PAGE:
Although historians of Ukraine and Snyder present different numbers of Poles and Ukrainians who were killed, they roughly reach a similar conclusion that the overall proportion was two Polish to one Ukrainian killed. Ivan Patryliak, whose work on Ukrainian nationalist groups is regarded as the best in Ukraine, calculates that 39,000-40,000 Poles and 17,000-21,000 Ukrainians were killed.
Poland’s victimisation complex
There are five factors that underlay Poland’s victimisation complex. The first is an unwillingness to accept that Poland was an imperialist power and thereby to only view Poland as a victim of attacks by its neighbours or treachery by its citizens (as in the case of Ukrainians in 1939). Polish historiography does not see a country or people to its immediate east but “wild fields” empty of anything resembling a real nation where Poland, defending the edge of Europe, had a civilising mission. The second, as discussed earlier, is an unwillingness – unlike Ukrainian historians and some historians of Poland such as Snyder – to accept that the killings in Volhynia were not a one-off historical event. They were in fact a part of a bitter war that germinated in the late 1930s and ended in 1947 with Akcja Wisla.
The third is that extreme nationalists not only existed on the Ukrainian side. Polish and Russian nationalists have never viewed Ukrainians as a nation and in interwar Poland anti-Ukrainian policies (which included the burning of hundreds of Ukrainian Orthodox Churches in Kholm and Pidlachia in 1938) meant that few Ukrainians mourned the destruction of the Polish state in 1939. In that same year, Ukrainian nationalists fought against Hungary (and its Nazi and Polish allies) in Carpatho-Ukraine after the dismemberment of Czechoslovakia. In 1943-1944, Ukrainian and Polish nationalists believed the Nazi’s had lost the war and both wanted to take control of territory before the arrival of the Soviets. This was the logic of AK’s “Operation Tempest” throughout Poland. To Ukrainian nationalists, who always viewed the USSR (not Poles) as their main enemy, their memory of defeat in Lviv (Lwów) in 1918 was something they sought to prevent from happening a second time.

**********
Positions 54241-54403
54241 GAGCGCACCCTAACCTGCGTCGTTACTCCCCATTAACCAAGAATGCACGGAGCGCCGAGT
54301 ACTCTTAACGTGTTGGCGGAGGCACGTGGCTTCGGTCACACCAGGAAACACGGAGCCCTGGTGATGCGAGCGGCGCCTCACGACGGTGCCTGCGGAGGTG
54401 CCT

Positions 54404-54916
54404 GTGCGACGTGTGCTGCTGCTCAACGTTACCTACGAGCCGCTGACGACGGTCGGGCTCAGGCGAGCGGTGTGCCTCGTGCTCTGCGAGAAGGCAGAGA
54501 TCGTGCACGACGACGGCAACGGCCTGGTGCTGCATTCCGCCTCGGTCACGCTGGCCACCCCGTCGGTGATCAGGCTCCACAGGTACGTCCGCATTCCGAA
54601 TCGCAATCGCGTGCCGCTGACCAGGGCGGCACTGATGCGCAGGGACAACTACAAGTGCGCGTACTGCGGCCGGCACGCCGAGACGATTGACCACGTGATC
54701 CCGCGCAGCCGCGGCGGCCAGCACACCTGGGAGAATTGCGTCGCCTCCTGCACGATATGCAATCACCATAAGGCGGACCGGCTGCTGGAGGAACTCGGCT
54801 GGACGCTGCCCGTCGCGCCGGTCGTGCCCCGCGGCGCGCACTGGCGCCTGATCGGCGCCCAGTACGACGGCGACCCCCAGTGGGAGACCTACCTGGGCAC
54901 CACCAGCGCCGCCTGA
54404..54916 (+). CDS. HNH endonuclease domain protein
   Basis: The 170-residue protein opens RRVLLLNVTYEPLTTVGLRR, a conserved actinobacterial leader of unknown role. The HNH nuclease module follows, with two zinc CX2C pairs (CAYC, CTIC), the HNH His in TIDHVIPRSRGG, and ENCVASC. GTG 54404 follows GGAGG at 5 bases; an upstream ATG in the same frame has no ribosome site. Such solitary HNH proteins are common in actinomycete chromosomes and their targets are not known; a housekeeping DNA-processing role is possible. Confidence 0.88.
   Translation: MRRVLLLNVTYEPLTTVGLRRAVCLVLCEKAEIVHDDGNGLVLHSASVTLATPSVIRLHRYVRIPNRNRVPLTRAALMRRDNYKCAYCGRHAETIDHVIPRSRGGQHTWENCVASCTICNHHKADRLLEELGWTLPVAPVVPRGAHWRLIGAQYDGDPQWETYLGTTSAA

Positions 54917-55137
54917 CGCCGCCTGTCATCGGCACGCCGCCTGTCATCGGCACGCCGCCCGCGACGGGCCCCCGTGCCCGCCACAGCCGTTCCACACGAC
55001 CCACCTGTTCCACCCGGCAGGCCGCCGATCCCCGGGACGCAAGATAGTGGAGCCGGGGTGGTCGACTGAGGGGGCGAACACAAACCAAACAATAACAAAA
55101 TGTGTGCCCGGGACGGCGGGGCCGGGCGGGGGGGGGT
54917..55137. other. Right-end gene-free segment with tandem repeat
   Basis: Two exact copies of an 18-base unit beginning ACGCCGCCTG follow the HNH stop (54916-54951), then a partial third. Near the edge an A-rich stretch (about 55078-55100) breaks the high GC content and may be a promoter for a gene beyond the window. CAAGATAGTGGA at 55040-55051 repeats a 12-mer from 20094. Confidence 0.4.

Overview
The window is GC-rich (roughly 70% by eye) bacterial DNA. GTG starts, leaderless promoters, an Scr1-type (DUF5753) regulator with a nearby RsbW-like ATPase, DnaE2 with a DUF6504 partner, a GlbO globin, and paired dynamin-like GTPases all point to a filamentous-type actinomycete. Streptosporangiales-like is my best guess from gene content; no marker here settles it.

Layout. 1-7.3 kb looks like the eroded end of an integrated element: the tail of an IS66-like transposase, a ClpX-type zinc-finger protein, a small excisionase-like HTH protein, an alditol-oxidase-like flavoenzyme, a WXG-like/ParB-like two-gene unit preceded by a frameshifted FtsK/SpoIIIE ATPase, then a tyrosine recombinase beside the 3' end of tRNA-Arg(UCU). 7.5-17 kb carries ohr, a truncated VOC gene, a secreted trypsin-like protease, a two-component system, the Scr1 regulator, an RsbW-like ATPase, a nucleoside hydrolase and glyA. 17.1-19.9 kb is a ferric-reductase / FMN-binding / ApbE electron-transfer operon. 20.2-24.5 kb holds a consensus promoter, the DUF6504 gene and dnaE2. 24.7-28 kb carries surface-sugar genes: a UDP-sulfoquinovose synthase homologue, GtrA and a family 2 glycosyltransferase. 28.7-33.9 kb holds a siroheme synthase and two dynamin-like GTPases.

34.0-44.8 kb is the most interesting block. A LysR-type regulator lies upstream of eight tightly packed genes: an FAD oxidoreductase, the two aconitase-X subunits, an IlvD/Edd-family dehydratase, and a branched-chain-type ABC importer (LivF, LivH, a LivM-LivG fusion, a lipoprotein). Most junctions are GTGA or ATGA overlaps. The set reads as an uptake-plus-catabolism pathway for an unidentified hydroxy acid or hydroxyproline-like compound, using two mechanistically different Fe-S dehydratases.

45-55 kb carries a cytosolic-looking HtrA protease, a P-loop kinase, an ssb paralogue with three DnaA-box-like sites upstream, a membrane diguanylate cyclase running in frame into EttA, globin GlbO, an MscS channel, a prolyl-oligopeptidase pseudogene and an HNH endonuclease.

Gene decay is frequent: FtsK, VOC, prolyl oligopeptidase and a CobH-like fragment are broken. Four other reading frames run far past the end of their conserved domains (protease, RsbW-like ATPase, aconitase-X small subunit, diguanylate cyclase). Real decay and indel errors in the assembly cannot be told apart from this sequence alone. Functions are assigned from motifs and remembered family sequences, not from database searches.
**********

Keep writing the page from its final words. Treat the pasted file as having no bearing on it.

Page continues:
The fourth is the pervasive view that only the UPA were criminals while the AK were not. There is abundant archival evidence that the AK, Peasant Battalion and NSZ (National Armed Forces loyal to the Endecja) committed crimes against Ukrainians. Sometimes this was in alliance with Soviet partisans. In March 1944, AK and peasant battalion units participated in the murder of 1,500 Ukrainians in what became called the “Hrubeshiv Revolution”. Former Volhynian AK partisans demobilised by Soviet forces were re-employed in Polish communist and KBW (Internal Security Corps) units that committed numerous killings of Ukrainians in Zakerzone.